Due to the lengthy time it takes for the Social Security Administration (SSA) to process disability cases it’s not unusual for many disability applicants to be owed hundreds or thousands of dollars in back pay. Recently on our disability forum a user asked, “If I qualify for disability benefits will I receive a SSDI lump sum payout?”
Thousands of workers become disabled each year and are unable to work. Recently on our disability forum a user asked, “If I am sick and I cannot work why would the SSA deny my SSDI claim?”
It is not unusual for some disability applicants to have a severe health condition and believe they cannot work, but when they go to the doctor to get an evaluation of their condition, the doctor disagrees. Recently on our disability forum we had a user ask, “What if my doctor believes I am not disabled enough to stop working but I disagree with them?”
Disability lawyer bailed…what now?
What if you have done all the right things to get Social Security Disability Insurance (SSDI)? You have completed the SSDI application, you have answered on the SSA questions and you have hired a disability lawyer. Things were looking great for your case, but suddenly, without an explanation, your disability lawyer dropped your case. Now what? What are your rights? Can you hire another lawyer and keep going with the process? Do you have to start from the beginning? Recently on our disability forum we had a user ask, “What if my lawyer stopped working on my case? What do I do now?”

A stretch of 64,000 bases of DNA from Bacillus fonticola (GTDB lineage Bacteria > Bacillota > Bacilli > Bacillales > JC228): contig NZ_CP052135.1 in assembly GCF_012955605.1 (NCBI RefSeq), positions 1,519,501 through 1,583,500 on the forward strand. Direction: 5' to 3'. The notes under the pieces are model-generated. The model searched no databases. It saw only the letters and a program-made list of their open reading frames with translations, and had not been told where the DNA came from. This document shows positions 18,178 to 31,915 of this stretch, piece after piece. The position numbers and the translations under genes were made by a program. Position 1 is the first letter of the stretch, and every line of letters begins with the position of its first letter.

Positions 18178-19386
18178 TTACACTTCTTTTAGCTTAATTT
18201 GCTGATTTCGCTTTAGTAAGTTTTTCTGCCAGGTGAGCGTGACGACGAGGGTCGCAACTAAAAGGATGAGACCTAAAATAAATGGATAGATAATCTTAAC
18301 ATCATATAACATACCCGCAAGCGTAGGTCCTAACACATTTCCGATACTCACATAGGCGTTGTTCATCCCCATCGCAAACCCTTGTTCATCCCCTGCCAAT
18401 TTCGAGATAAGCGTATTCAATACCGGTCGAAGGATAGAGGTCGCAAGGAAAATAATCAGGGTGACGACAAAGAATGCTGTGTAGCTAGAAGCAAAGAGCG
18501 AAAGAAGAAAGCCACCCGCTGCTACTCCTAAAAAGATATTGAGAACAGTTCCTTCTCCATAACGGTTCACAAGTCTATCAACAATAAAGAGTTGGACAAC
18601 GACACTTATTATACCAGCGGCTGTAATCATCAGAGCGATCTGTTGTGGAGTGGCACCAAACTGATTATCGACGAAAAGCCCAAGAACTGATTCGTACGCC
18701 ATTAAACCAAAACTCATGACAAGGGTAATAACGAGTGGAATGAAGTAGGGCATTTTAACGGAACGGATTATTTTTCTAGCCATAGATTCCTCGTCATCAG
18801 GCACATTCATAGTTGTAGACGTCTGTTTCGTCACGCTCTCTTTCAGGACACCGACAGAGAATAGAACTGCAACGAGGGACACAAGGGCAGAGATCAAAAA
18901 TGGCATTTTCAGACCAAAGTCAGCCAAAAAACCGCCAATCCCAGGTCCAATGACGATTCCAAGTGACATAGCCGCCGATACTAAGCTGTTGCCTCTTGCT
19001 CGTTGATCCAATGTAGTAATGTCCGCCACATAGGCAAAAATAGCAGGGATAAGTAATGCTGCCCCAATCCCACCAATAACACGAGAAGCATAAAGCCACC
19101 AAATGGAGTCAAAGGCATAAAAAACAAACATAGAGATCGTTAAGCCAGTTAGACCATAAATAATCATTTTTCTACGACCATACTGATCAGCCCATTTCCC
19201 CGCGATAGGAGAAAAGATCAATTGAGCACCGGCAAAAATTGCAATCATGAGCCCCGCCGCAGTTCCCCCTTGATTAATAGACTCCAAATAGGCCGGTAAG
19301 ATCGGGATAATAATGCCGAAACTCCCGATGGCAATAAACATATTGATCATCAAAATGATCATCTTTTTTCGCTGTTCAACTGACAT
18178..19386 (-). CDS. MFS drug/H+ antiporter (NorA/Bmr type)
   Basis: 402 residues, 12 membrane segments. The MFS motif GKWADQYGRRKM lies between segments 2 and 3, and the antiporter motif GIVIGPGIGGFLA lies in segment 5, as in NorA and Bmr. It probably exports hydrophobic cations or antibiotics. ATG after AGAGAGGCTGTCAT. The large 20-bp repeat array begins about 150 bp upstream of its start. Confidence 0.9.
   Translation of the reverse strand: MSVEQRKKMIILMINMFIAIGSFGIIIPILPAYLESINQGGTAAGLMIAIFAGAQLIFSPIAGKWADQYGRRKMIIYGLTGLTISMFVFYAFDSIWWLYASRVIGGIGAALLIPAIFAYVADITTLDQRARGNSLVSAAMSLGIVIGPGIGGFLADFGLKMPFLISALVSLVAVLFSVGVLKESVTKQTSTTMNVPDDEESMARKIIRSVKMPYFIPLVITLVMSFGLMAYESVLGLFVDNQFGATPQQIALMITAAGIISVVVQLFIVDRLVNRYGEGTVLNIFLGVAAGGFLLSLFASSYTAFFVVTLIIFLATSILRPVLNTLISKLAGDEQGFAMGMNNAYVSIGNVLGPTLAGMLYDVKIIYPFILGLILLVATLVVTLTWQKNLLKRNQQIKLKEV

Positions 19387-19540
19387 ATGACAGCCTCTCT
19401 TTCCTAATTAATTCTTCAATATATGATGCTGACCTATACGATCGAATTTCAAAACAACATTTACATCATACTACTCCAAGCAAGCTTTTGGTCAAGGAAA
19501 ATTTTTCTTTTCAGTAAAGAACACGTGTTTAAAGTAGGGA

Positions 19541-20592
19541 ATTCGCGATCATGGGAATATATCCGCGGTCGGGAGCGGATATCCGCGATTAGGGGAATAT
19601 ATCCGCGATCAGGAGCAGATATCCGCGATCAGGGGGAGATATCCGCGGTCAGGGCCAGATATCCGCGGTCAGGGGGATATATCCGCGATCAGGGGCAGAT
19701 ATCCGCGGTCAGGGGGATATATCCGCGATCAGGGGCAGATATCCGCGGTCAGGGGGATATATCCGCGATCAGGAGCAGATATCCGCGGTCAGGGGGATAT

Benefits of SSDI
Some disability applicants wonder what the difference is between Social Security Disability Insurance (SSDI) and Supplemental Security Income (SSI). Social Security Disability Insurance and SSI are both disability programs which provide a monthly cash payment to disabled individuals but SSDI, unlike SSI, is contingent on the worker earning work credits and being insured by the Social Security Administration (SSA).
For SSDI, “the number of work credits needed depends on your age when you become disabled. Generally you need 40 credits, 20 of which were earned in the last 10 years ending with the year you become disabled. However, younger workers may qualify with fewer credits.”
So how do you earn work credits? According to the SSA, “Social Security work credits are based on your total yearly wages or self-employment income. You can earn up to four credits each year. The amount needed for a credit changes from year to year. In 2013, for example, you earn one credit for each $1,160 of wages or self-employment income. When you’ve earned $4,640, you’ve earned your four credits for the year.”
Some claimants may ask whether there are really advantages for qualifying for the SSDI program and the answer is yes.